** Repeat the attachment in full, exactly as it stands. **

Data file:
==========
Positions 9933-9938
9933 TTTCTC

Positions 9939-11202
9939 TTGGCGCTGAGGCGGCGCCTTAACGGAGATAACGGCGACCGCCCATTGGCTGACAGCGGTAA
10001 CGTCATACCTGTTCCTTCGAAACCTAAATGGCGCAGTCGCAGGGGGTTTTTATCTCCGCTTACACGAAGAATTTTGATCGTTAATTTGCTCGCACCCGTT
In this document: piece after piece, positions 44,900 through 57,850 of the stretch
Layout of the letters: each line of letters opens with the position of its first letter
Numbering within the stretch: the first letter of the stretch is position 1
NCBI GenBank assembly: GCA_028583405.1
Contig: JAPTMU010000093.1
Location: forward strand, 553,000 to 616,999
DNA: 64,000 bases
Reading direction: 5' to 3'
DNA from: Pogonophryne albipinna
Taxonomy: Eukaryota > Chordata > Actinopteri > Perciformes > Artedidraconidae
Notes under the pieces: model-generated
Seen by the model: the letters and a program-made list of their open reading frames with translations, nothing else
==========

Positions 9933-9938
9933 TTTCTC

Positions 9939-11202
9939 TTGGCGCTGAGGCGGCGCCTTAACGGAGATAACGGCGACCGCCCATTGGCTGACAGCGGTAA
10001 CGTCATACCTGTTCCTTCGAAACCTAAATGGCGCAGTCGCAGGGGGTTTTTATCTCCGCTTACACGAAGAATTTTGATCGTTAATTTGCTCGCACCCGTT
In this document: piece after piece, positions 44,900 through 57,850 of the stretch
Layout of the letters: each line of letters opens with the position of its first letter
Numbering within the stretch: the first letter of the stretch is position 1
NCBI GenBank assembly: GCA_028583405.1
Contig: JAPTMU010000093.1
Location: forward strand, 553,000 to 616,999
DNA: 64,000 bases
Reading direction: 5' to 3'
DNA from: Pogonophryne albipinna
Taxonomy: Eukaryota > Chordata > Actinopteri > Perciformes > Artedidraconidae
Notes under the pieces: model-generated
Seen by the model: the letters and a program-made list of their open reading frames with translations, nothing else